Martin County Courthouse getting facelift

TIME FOR A MAKEOVER — The Martin County Courthouse dome is due for refurbishment this year.

FAIRMONT — As a functioning historical site, the Martin County Courthouse certainly catches the eye.

From its arched entrance flanked by polished double Corinthian order columns, to its interior murals and high copper dome with four clock faces, the structure is a sight to behold. Now it is due for a facelift in the form of a dome restoration project.

Martin County commissioners heard from Bob Mickelson of ISG Architect and Engineers earlier this week concerning specific plans for the dome. A restoration project has been in the works since December 2018, with an estimated cost of $4.6 million.

“First of all, what we’re going to do is remove all of the copper on the entire dome,” Mickelson said. “Because it’s a full removal, there really isn’t much [to do] other than salvage. We’ll keep the things we need in order to reconstruct it, and [county coordinator] Scott [Higgins] and I have talked about what the county wants to retain as far as historical purposes.

“The clock face and mechanism are also a part of this. The clock dial will be taken apart, sandblasted, powder-coated and reconstructed as necessary. The frame that holds the glass in is rusted so we’ll reconstruct that with a piece of stainless steel.

“Then we’re hoping to salvage the white trim going around the clock because it appears to be in good shape on all the dials, and it appears that it would be a pretty expensive piece to reconstruct. The motion-works and gearing [of the clock] will all be restored.”

Mickelson also noted that one pair of clock hands that were thought to be original had a gold-leaf, so all the hands will be gold-leafed.

“The glass will be new too,” he said. “The clock expert said that your chances of being able to pull that glass out and re-use it is pretty slim. So we’ve got new glass called out on everything.”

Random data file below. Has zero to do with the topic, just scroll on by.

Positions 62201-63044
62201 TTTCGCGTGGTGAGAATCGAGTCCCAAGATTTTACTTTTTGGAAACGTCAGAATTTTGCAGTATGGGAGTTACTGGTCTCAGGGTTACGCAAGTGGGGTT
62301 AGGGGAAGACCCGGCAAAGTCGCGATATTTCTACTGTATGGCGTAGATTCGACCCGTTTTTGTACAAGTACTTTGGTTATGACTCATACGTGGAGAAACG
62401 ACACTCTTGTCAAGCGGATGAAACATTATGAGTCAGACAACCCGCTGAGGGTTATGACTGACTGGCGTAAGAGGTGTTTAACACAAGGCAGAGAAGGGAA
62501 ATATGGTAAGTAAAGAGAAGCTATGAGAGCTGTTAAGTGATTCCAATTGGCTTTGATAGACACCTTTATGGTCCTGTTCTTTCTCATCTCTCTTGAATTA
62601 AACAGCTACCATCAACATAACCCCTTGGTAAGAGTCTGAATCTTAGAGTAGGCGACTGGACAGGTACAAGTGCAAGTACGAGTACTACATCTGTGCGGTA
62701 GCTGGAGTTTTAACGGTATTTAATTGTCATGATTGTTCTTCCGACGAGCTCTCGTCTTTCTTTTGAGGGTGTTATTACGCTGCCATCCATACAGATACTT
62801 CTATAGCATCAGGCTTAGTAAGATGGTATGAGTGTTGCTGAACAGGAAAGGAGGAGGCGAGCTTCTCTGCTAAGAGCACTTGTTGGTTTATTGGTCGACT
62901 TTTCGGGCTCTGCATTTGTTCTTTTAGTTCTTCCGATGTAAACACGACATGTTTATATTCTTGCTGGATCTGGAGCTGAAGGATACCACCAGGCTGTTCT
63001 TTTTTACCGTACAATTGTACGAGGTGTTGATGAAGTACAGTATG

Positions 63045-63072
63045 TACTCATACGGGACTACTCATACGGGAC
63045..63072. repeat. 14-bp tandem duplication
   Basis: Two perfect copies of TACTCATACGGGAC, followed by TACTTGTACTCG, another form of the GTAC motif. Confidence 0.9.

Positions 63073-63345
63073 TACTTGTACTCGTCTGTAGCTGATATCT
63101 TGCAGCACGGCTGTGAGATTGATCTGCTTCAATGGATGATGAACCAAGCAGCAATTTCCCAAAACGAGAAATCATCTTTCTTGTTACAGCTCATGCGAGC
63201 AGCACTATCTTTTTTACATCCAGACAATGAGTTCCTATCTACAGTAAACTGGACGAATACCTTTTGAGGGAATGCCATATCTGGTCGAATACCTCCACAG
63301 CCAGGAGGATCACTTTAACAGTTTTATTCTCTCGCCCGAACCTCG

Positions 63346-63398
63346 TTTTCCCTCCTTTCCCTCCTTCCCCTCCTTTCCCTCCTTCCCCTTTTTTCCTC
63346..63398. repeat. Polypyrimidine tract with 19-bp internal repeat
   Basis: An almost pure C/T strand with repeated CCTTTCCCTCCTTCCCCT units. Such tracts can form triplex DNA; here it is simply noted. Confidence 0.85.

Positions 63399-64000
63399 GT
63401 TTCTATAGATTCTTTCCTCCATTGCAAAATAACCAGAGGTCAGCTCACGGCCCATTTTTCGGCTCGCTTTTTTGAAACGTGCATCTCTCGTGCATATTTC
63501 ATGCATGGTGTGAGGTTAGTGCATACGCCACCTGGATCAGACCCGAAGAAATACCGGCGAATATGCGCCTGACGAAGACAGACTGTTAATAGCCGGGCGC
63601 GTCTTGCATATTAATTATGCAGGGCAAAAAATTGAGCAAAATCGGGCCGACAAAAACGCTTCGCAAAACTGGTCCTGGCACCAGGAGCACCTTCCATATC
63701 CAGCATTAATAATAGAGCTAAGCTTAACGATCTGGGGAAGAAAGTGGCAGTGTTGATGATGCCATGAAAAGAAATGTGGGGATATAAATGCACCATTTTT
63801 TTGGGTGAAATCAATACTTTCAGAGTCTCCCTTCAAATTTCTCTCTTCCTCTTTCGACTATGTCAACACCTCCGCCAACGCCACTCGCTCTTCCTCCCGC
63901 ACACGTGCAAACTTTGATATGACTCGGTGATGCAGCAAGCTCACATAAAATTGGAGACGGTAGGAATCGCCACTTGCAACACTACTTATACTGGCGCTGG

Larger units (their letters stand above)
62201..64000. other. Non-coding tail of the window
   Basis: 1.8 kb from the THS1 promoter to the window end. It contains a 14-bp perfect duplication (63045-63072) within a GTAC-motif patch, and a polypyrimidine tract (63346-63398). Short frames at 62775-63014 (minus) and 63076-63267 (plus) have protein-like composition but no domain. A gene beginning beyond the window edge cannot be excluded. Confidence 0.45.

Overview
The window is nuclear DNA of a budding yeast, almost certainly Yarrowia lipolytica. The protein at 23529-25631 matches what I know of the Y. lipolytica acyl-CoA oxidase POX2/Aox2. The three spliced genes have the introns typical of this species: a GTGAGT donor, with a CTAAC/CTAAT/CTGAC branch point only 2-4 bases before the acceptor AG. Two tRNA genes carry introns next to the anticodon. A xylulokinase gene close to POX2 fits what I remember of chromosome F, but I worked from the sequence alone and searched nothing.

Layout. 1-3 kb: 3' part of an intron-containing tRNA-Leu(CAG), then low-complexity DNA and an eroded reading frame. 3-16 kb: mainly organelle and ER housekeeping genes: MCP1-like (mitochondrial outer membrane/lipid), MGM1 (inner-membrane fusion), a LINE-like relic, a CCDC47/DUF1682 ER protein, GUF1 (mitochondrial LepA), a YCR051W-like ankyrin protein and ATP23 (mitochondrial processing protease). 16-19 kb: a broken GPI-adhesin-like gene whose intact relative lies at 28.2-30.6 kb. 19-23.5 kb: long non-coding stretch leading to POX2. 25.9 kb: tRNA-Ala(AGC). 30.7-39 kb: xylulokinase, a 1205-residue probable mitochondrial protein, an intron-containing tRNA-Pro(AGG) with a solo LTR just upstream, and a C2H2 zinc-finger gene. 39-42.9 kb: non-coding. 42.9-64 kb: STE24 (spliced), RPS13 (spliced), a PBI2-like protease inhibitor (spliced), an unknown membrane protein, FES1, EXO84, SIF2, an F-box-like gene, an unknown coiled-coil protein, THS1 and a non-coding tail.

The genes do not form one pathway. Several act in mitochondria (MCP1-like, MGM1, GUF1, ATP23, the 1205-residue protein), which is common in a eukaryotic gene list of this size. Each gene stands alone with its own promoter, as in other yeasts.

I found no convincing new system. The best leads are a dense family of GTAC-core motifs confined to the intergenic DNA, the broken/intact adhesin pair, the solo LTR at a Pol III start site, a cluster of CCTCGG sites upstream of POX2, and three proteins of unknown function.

Mickelson noted that modern technology has played a key role in helping determine what work needs to be done, and detailed drone photos will be provided to contractors.

He then moved on to the lantern on top of the dome, as well as the interior structural skeleton.

“The lantern is roughly 7 to 8 feet tall, and is something you may want to consider. The Historical Society may want to retain it for display.

“The structural steel that supports the whole dome, there’s about 150 rivets that we have to take out and redo because of the corrosion up there. If there’s a spot where we’re prone to change order it’s on this piece, because the steel has been coated with an undercoating to try and preserve it and it has concealed some of the damage that’s up there. But at least we’ve got a starting point with that number.”

A few changes also will be made during the reconstruction effort, including the addition of an exhaust fan to help with ventilation, which will in turn help with corrosion.

“Currently, the copper is attached directly to the frame of the dome, and we’re actually going to put a wood sheeting over that first,” he said. “With this we’ll be able to put an ice and water shield on that first, and then we’ll block up the primary and secondary ribs to help support the copper so it’s not as prone to crushing and hail damage. Then we’ll add pyro-paper to help with the soldering and that will help not melt the ice and water shield and will act as a slip sheet if the copper wants to go around that end.”

Advertisement for bids was sent out Feb. 20. They are due March 12. A date to begin construction has yet to be set, with Mickelson noting that contractors will be asked to list a substantial completion date, with a preference for mid-November.